House Members Say Legalizing Cannabis Could Be Winning Issue for GOP
WASHINGTON — A pair of conservative House members on Thursday said the GOP needs to wake up to the fact that the legalization of cannabis could be a winning issue for the party in 2024 and beyond.
The setting for the remarks by Reps. Brian Mast, R-Fla., and Nancy Mace, R-S.C., both members of the bipartisan Congressional Cannabis Caucus, was the first National Cannabis Policy Summit ever held inside the U.S. Capitol building.
The extraordinary session was held in conjunction with this year’s National Cannabis Festival, which is being held at the Fields at RFK Campus in Northeast Washington on Saturday.
The summit itself, which extended from mid-morning to mid-afternoon in an auditorium beneath the Capitol Visitor’s Center, featured a series of moderated discussions with lawmakers on both sides of the aisle who are dedicated to advancing new cannabis policies at the federal level.
In addition to Mast and Mace, speakers included Reps. Earl Blumenauer, D-Ore., David Joyce, R-Ohio, and Barbara Lee, D-Calif., as well as Sens. John Hickenlooper, D-Colo., Jeff Merkley, D-Ore., Jacky Rosen, D-Nev., and Senate Majority Leader Chuck Schumer, D-N.Y.
Kicking off the day was Mace, who acknowledged concerns that legislative reform around cannabis would not be a high priority for the new Republican-controlled Congress, but then argued there’s every reason for that not to be the case, including seemingly unrelated events, such as the recent implosion of Silicon Valley Bank.
“Here we have a bank — and other banks — that are under tremendous financial stress, and we haven’t had a vote yet on the SAFE Banking Act,” she said.
The SAFE Banking Act, officially the Secure and Fair Enforcement Banking Act, would enable cannabis businesses to become part of the legitimate economy by allowing them to access banking services, something they are currently denied.
Introduced in the House by former Rep. Ed Perlmutter, D-Colo., the bill garnered tremendous bipartisan support when it came up for a vote in September 2019, passing by a vote of 321-103, with 229 Democrats, 91 Republicans and one independent voting for it, while 102 Republicans and one Democrat voted no.
Despite the fact Merkley introduced a companion bill in the Senate, the chamber has never taken a vote on it. Last year, Schumer hoped to attach it to a “must pass” bill, like the 2023 National Defense Authorization Act, during the lame-duck session, but failed to advance it.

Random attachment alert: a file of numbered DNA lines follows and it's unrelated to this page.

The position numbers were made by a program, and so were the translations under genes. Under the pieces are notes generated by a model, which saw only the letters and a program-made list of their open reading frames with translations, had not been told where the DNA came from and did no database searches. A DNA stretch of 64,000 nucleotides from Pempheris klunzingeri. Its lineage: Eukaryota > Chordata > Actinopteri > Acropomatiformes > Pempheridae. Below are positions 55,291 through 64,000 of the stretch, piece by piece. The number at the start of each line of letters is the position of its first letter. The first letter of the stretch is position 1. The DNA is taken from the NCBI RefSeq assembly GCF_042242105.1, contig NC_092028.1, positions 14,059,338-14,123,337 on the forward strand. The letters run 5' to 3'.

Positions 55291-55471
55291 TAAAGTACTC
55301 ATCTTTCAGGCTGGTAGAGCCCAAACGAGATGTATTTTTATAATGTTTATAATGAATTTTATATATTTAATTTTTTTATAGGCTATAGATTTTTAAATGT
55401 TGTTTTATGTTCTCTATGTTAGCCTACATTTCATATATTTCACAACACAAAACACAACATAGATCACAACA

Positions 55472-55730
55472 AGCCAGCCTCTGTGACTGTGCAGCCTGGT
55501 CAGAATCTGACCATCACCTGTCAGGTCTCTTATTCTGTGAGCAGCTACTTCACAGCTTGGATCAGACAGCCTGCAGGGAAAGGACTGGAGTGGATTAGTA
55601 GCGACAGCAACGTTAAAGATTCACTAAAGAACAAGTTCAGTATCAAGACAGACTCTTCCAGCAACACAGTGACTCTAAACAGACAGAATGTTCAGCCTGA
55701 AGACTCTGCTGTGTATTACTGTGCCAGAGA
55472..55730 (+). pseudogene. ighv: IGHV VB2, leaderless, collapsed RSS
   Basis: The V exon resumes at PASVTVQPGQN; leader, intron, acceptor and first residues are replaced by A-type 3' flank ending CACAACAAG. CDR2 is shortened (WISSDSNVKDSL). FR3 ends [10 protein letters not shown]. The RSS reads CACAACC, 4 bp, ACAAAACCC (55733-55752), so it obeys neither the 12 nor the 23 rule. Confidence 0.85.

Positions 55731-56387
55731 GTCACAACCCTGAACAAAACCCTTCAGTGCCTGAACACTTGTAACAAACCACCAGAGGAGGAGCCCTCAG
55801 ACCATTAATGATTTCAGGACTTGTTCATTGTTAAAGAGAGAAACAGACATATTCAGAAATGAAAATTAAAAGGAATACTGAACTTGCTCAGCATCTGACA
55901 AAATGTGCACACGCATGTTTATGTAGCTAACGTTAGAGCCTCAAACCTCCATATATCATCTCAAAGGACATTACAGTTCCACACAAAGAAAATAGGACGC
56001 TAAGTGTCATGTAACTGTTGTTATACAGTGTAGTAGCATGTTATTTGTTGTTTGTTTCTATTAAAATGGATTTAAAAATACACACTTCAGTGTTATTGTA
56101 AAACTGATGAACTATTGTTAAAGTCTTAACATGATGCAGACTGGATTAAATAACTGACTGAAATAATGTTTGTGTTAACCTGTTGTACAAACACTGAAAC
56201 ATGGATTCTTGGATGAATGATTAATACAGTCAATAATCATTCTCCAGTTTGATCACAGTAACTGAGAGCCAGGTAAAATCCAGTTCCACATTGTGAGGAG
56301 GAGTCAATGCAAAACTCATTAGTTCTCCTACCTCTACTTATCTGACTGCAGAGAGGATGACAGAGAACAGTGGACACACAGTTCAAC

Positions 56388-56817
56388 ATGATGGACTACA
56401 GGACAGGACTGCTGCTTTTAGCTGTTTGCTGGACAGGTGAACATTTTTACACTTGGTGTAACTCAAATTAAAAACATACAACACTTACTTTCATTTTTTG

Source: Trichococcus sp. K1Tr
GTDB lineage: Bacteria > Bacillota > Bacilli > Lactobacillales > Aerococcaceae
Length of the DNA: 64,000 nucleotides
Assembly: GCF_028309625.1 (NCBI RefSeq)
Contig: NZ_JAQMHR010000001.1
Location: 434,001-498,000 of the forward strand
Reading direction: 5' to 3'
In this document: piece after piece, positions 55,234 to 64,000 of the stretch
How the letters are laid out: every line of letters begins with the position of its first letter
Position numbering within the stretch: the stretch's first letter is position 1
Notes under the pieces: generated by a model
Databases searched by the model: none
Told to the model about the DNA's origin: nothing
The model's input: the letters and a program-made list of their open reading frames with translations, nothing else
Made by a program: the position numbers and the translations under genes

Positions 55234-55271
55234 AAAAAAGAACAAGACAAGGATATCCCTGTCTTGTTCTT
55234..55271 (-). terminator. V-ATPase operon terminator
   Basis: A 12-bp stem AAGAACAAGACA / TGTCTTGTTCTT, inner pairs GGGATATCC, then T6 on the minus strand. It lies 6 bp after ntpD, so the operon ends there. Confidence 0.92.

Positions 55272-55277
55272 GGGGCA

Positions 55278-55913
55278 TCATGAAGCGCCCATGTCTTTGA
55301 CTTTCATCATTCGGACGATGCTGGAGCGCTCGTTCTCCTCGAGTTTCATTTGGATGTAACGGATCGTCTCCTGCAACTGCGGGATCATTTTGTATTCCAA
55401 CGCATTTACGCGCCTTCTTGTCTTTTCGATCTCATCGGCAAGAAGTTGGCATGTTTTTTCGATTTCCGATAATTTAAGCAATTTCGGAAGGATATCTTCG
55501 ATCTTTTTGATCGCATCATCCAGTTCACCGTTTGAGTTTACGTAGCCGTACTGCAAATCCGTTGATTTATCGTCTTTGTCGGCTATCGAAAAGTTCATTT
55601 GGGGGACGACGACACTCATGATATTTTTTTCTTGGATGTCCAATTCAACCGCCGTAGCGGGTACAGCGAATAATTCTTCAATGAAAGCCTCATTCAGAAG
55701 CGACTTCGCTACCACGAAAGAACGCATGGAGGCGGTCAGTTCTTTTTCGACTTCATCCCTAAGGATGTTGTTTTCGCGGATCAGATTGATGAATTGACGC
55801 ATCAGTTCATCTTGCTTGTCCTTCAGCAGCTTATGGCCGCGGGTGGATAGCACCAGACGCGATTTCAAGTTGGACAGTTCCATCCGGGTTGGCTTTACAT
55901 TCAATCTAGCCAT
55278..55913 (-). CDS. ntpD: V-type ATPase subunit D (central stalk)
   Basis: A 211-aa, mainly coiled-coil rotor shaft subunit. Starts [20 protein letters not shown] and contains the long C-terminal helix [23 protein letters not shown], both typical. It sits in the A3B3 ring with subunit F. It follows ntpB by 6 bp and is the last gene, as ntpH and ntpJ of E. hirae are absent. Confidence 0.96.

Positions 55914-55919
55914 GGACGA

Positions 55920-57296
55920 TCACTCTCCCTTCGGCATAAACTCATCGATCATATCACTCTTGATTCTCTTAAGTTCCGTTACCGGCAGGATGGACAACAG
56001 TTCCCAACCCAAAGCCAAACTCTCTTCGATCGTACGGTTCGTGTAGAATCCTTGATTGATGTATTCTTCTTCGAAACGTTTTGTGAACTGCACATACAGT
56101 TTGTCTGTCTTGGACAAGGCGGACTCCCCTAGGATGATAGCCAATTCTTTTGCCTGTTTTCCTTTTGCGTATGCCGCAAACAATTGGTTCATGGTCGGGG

“The FDIC tells us that there’s about $10 billion in cannabis-related money that business owners would love to bank and pay into the FDIC insurance fund — problem solved, right? — and so it is concerning that we haven’t done that yet,” Mace said.
“There are a lot of things that we could be doing for small businesses, to help them out, particularly in this industry, and we’re not doing any of that,” she continued. “And I would argue that a lot of what we are doing right now has no chance of passing the Senate and will not help the American people.
“This is an easy win,” Mace said, pointing to a recent Winthrop University poll that showed 77% of South Carolinians support medical cannabis, and that another 56% support the legalization of adult use cannabis.
“And this, in a deep red state,” she said.
“This shouldn’t be controversial for Republicans,” Mace added. “This is a winning issue for us, if we do it in a responsible manner.
“Maybe it’s because we’re a little bit younger than some of our colleagues,” she said, nodding to Mast, who was sitting to her right. “But it’s confusing to me that we can’t at least make the tiniest bit of incremental change and help these businesses that are already doing business in states across the country.”
Last year, Mace herself introduced the States Reform Act, which would have ended the federal government’s 85-year prohibition of cannabis.
Specifically, Mace’s bill would have removed cannabis from the Controlled Substances Act, where it is joined by LSD and heroin, and would be regulated like alcohol.
The federal government would impose a nationwide 21-year age limit for cannabis consumption, with an exception for medical use.
The bill would also allow for states to make their own rules and laws around cannabis, including banning sales and use within state borders.
But for all its seeming common sense, the bill went nowhere. An aide to the lawmaker, however, told The Well News on Friday she does plan to reintroduce it in the current Congress.
In the meantime, Mace said she has been encouraging Republican colleagues to poll their districts and states on the issue and to review the data and research that’s already available.
“Since introducing my bill, I have spoken all over the country, at different cannabis-related events, and no matter where I go, whether in be Texas or California or Florida or New York, I inevitably run into someone from my home state — where cannabis is prohibited — who has a retail space and wants to grow and wants to sell and yet they can’t. And they’re usually Republicans!